President Franklin Delano Roosevelt, better known as FDR, won the 1936 election and had proven to be an accomplishment for the Democrats. It was the first time that African Americans had voted Democratic rather than Republican, showing the people's confidence in Roosevelt's New Deal.
President Roosevelt's administration affected the lives of many minorities and women by means of the New Deal. The New Deal gave these minorities and women many new opportunities and freedom in life. The Roosevelt administration made a viable effort not to discriminate in hiring or distributing benefits. The administration also appointed a group of women and blacks to important positions in government. They supported and welcomed their input on important topics.
During the New Deal advances were limited for minorities and women. Withstanding prejudice and discrimination succeeded to prevent full and equal participation in national life. Notable changes during the era were when women were placed to outstanding official positions. One woman, Frances Perkins, became the first cabinet member. To add to that, she was an African American who was secretary of labor. Perkins played a major role in the creation of the Social Security system and in the crafting of labor legislation. FDR also appointed the first female ambassador and quite a few female federal judges.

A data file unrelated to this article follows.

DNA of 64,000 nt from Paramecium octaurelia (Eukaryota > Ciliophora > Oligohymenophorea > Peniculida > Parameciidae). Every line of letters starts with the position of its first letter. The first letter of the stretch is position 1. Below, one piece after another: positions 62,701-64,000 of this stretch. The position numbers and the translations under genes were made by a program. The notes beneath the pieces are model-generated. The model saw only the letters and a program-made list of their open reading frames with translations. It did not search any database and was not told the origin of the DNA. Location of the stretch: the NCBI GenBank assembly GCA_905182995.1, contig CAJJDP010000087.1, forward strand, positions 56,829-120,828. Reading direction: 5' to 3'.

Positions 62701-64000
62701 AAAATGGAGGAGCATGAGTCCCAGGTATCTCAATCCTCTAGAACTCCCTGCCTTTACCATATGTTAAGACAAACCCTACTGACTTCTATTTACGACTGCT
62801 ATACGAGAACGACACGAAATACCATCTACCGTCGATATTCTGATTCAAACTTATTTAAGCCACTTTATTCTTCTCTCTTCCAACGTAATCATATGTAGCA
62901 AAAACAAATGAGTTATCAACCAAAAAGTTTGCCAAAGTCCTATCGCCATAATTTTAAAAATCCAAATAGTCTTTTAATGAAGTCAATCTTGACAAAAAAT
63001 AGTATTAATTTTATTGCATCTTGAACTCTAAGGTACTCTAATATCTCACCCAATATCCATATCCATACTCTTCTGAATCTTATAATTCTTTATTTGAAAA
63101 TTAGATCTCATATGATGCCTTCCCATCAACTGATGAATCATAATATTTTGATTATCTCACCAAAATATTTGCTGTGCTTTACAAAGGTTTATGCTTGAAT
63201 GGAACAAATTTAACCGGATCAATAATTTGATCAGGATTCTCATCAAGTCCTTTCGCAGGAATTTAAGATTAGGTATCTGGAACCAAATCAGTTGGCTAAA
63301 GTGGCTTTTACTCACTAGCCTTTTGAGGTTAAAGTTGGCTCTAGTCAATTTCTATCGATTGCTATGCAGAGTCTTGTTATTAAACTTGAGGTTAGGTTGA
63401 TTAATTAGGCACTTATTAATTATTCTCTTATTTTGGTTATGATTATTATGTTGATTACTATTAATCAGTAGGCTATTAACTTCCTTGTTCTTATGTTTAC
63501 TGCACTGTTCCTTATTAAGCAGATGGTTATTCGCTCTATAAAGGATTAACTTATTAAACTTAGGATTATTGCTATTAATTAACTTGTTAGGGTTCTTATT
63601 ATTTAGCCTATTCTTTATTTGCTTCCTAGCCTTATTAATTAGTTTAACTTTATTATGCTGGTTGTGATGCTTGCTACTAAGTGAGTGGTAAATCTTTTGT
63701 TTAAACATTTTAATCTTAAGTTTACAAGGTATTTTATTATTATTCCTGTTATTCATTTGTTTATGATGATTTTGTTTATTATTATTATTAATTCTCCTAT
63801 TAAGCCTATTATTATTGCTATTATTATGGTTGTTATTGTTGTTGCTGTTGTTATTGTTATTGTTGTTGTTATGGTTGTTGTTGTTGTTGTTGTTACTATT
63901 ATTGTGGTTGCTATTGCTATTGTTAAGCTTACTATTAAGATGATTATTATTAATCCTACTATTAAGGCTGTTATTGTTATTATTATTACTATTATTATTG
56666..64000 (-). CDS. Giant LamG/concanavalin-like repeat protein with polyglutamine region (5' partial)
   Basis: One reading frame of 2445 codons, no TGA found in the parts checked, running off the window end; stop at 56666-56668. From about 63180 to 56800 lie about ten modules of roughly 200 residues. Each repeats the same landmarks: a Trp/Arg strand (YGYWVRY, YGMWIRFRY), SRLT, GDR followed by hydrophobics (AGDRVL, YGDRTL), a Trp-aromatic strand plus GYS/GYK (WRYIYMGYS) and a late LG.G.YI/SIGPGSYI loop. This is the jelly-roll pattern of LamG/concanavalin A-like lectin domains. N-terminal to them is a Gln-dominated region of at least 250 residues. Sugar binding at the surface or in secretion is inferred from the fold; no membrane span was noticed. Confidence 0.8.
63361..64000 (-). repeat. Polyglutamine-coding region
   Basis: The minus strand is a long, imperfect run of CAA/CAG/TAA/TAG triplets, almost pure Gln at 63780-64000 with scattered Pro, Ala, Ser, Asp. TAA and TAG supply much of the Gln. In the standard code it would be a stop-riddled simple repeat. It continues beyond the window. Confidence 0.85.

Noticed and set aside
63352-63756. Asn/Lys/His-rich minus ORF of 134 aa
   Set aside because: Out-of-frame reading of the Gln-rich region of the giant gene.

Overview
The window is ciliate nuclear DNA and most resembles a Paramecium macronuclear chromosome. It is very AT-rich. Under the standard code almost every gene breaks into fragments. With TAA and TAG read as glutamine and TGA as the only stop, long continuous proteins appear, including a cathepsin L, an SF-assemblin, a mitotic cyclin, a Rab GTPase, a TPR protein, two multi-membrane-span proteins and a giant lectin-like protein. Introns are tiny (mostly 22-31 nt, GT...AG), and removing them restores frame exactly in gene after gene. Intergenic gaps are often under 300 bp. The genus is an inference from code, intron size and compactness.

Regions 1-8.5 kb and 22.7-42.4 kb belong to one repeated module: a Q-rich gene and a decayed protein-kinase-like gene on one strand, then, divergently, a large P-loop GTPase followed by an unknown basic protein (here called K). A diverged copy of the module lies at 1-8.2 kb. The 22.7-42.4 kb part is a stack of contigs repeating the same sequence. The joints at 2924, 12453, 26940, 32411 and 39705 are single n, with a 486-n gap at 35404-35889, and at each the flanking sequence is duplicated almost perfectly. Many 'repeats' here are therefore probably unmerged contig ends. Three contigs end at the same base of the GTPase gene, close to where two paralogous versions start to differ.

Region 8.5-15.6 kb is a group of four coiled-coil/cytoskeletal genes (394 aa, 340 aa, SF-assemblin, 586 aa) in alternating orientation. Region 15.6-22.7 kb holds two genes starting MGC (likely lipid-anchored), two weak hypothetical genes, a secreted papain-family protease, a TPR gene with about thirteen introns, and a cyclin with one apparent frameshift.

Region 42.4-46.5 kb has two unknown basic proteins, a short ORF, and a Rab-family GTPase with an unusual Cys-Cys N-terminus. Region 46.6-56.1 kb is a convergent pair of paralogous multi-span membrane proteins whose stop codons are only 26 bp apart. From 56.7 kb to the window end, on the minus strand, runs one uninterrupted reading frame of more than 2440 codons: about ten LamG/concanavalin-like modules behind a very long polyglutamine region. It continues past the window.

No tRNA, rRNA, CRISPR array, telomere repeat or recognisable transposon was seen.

Roosevelt, hoping to appeal to female voters, received a strong push from his wife Eleanor and the head of Democratic Party's women's division, Molly Dewson. Molly rallied 15,000 women to go door-to-door, distributing leaflets, to promote most new deal programs. She stated that, "The change from women's status in government before Roosevelt is unbelievable."" Women's struggle for equal rights in the workplace faced ongoing discrimination. .
Men, who were greatly unemployed at the time, said women were taking jobs away from them. These New Deal laws yielded mixed results regarding women.